• Women and STEM: Practices & Ideas to Refashion Computing (track chairs: Shalini Kesar and Efpraxia Zamani)
    Technology has become a crucial part of our lives today and it impacts everyone and every environment. As workforce demographics shift and global markets emerge, the diversity dilemma in Science Technology Engineering and Mathematics (STEM) area has received more attention. Studies and statistics attribute to various reasons for the gender disparity in this field. This track provides a platform for academics and practitioners to discuss various practices and ideas to increase the presence and participation of women in STEM fields in different environments such as workplace, higher education and schools.
  • Living with Cybersecurity: A Shared Responsibility (track chairs: Markus Christen and Shalini Kesar)
    The ubiquitous use of ICT by various kinds of applications has penetrated almost all social practices and influences our way of thinking, our interactions with others and our roles as citizens, workers and consumers. These complex, often delicate technologies make the world a richer, more efficient and very interactive place. However, they also make it relatively fragile, as it becomes difficult to keep industries and support systems functioning when something disrupts computer controls and monitors. Furthermore, the growth of the Internet of Things and the fact that businesses and public institutions increasingly integrate their operations makes this connectivity even more vulnerable to unauthorized access. Therefore, cybersecurity has become a matter of global interest and importance.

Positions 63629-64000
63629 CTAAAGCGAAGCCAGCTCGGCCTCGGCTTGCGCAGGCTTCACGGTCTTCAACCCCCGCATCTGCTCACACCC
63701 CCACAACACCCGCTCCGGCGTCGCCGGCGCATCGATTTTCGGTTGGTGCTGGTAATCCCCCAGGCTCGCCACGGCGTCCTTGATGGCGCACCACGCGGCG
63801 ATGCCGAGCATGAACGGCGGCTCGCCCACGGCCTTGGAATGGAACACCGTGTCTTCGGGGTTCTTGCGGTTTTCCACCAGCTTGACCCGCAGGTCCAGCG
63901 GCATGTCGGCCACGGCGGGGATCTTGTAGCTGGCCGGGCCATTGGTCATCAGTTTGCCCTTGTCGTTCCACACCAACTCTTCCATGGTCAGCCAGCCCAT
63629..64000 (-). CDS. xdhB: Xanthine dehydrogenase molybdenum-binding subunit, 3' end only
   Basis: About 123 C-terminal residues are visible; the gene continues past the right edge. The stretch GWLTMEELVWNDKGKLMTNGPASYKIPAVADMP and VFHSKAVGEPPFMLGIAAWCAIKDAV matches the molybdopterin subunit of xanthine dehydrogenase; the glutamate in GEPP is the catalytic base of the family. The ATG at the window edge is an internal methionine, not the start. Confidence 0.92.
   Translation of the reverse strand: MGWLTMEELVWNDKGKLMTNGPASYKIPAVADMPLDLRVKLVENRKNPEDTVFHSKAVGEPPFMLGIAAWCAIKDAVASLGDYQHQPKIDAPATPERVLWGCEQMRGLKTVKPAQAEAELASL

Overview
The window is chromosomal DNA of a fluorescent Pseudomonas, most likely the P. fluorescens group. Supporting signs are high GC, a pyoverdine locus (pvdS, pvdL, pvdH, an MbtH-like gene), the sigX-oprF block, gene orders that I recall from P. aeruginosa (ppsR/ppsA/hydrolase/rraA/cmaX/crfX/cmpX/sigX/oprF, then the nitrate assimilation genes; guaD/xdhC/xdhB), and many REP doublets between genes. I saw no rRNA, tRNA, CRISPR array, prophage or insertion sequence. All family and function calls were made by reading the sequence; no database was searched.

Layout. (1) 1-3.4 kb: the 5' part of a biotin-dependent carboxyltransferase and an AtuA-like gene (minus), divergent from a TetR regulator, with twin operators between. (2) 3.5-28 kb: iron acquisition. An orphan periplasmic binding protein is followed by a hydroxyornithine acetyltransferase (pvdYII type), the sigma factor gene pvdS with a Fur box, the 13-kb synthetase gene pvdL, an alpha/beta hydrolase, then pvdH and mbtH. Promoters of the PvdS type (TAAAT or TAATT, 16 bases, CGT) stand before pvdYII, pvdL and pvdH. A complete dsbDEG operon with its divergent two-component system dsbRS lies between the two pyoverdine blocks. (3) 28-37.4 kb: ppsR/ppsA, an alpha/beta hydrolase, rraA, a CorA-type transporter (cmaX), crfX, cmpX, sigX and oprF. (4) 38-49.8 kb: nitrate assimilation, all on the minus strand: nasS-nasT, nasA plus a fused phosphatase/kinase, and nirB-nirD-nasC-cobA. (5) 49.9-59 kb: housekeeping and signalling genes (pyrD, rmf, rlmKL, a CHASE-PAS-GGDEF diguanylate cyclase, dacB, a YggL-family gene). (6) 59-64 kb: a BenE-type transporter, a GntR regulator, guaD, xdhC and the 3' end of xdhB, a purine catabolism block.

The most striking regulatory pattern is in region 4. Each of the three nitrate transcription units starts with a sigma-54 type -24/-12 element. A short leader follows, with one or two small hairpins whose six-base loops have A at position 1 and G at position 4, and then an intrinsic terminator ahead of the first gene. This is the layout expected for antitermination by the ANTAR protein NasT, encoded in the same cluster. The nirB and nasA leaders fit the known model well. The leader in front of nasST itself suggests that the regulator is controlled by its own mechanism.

The alarming statistics along with comprise of confidential and sensitive data resulting from misuse of technology has brought cybersecurity to the forefront. Equifax, JP Morgan, and Target are just a few of the recent cases that remind us of the importance of understanding various threats, vulnerabilities, and ethical issues associated with the Internet. To manage and minimize misuse of technology, cybersecurity is a shared responsibility within business setting that requires both technical and nontechnical measures. This track invites papers to identify and explore the challenges, vulnerabilities and solutions that promote cybersecurity. It includes but not limited to topics that encompass cybercrime, big data, and Internet of Things, (IoT).